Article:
Survey Data

Reg No




Categories of Special Interest

Architectural Artistic Historical

Previous Name

Southill House

Original Use


In Use As

Community centre


1810 - 1830


158494, 154968

Date Recorded


Date Updated



Detached O-plan three-bay two-storey over basement former house, built c. 1820, facing south with a front entrance porch and two triple-height three-sided canted bays to the east and west elevations. A cobbled yard is attached to the north elevation with rebuilt outbuildings and a wrought-iron former vinery to the west. Former home of Peter Tait, now in use as a Community Resource Centre. Hipped natural slate roof with black clay ridge tiles and profiled cast-iron rainwater goods. Four centrally-placed rendered chimneystacks having four decorative square clay pots each. Overhanging eaves with a plain frieze and roll moulding below. Painted ruled and lined rendered walls with a moulded plinth course. Square-headed window openings with single-pane timber sash windows with ogee horns and limestone sills. Replacement uPVC windows to the basement of the three-sided bay to the east, set behind a retaining wall having a semi-circular cast-iron railing on limestone plinth course enclosing the basement below. Square-plan porch, formerly an open portico, comprising a round-arched opening to each side having moulded reveals, vermiculated keystones and channel rusticated walls with a continuous impost moulding. Modern hardwood glazed doors and overlights open from an encaustic tiled floor to two limestone steps. Within the porch is round-arched door opening flanked by a pair of timber pilasters and scrolled console brackets supporting a lintel architrave and hidden fanlight above. Raised and fielded timber-panelled door with a central fillet and limestone threshold stone. To the front of each bay to either side of the porch is a semi-circular cast-iron basement grille edged with limestone. A rendered screen wall set back to the north elevation has a segmental arched opening with Gibbsian limestone surround and steel door, the wall is attached to a rebuilt single-storey outbuilding having a three-pointed carriage arch with a cut limestone surround and pair of tongued and grooved timber gates leading to a cobbled yard with further stone outbuildings. Attached to the west elevation is a full-height extension containing the fire escape c. 1990, and an attached two-storey nursery wing c. 2000, with a further single-storey nursery extension c. 2004. Several parking areas and a winding tarmacadamed drive leads to the road with a pair of limestone piers and curved wings with the main inner piers and gates removed. Interior joinery remains intact with a large staircase with cast-iron balustrade leading to a damaged round-arched painted glass window to the half-landing. Three main reception room have elaborate classical painted and stencilled plaster walls and ceilings with decorative cornices and ceiling roses. To the first floor hall is a circular glazed lantern dome.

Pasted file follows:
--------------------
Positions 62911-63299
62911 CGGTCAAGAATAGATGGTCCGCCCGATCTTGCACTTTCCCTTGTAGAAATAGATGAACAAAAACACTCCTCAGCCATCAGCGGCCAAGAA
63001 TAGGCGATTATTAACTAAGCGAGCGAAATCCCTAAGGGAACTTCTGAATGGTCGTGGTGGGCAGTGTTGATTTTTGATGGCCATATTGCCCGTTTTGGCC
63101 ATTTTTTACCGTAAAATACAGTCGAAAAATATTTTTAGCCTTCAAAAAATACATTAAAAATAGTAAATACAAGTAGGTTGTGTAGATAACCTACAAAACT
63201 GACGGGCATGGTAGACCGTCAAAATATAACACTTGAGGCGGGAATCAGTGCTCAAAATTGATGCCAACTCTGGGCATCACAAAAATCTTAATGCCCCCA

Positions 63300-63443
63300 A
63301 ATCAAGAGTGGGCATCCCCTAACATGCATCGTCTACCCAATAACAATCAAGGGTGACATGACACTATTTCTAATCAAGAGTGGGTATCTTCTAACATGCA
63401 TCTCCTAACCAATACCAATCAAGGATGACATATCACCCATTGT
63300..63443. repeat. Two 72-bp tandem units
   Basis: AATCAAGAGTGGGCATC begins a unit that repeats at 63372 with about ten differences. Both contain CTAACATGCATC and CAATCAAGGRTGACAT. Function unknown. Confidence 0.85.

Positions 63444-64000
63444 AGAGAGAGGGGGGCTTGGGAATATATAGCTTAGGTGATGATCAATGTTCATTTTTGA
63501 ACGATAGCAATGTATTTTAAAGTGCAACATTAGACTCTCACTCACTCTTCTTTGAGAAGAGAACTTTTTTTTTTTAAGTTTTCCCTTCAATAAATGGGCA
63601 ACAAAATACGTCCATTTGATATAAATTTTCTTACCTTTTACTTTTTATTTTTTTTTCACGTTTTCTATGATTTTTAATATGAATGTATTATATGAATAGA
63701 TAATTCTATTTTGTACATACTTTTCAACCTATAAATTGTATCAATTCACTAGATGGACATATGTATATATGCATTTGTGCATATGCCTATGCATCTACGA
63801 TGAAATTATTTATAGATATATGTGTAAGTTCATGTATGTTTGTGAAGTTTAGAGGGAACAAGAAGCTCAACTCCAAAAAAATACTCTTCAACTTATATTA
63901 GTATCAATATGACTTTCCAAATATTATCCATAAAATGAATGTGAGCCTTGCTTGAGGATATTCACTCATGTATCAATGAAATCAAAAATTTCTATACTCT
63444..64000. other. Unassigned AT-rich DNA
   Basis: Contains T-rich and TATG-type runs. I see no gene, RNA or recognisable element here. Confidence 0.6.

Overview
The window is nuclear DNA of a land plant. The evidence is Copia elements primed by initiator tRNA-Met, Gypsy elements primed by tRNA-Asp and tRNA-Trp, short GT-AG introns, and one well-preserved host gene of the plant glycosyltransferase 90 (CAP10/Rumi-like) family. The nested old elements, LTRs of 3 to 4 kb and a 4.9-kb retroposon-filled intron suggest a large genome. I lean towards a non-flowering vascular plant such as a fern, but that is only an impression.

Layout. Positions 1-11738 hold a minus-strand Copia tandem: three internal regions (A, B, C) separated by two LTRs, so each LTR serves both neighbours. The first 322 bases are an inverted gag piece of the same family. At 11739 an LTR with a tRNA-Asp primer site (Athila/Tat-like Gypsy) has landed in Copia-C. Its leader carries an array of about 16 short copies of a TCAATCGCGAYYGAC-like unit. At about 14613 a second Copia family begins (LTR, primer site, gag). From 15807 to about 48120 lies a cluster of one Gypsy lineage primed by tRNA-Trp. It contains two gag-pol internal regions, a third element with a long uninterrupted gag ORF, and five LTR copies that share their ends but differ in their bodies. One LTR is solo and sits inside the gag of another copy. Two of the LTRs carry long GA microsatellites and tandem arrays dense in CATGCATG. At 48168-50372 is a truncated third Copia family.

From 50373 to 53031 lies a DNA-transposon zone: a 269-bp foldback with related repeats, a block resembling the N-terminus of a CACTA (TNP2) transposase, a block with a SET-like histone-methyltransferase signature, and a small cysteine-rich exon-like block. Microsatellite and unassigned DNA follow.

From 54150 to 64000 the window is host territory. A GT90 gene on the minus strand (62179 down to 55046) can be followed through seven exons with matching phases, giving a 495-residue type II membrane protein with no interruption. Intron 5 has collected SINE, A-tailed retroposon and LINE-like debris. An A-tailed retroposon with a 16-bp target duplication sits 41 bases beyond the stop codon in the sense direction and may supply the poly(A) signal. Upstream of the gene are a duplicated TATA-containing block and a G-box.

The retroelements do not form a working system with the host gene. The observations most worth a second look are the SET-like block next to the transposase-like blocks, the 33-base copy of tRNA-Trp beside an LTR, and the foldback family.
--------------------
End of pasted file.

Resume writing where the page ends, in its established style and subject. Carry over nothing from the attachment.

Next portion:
A fine country residence which commands views over the surrounding area, displaying a wealth of quality building skills as well as great ambition. This was the former home of Sir Peter Tait, who features prominently in the history of Limerick City. William Fogerty carried out restoration work, in 1864, following fire damage in the summer of 1863. The cost of the work was £1,500. The house and grounds are owned now by Limerick City Council and are in use as a centre catering to many community needs. While the building was endangered, the current use has served to arrest serious decay. However, with hundreds of people using the building and grounds every day, some decorative features, such as the painted walls, are in need of urgent attention to prevent further wear and tear. The grounds are slowly becoming more developed as the needs of the centre expand, but the managers and caretakers are keen to see the interior restored.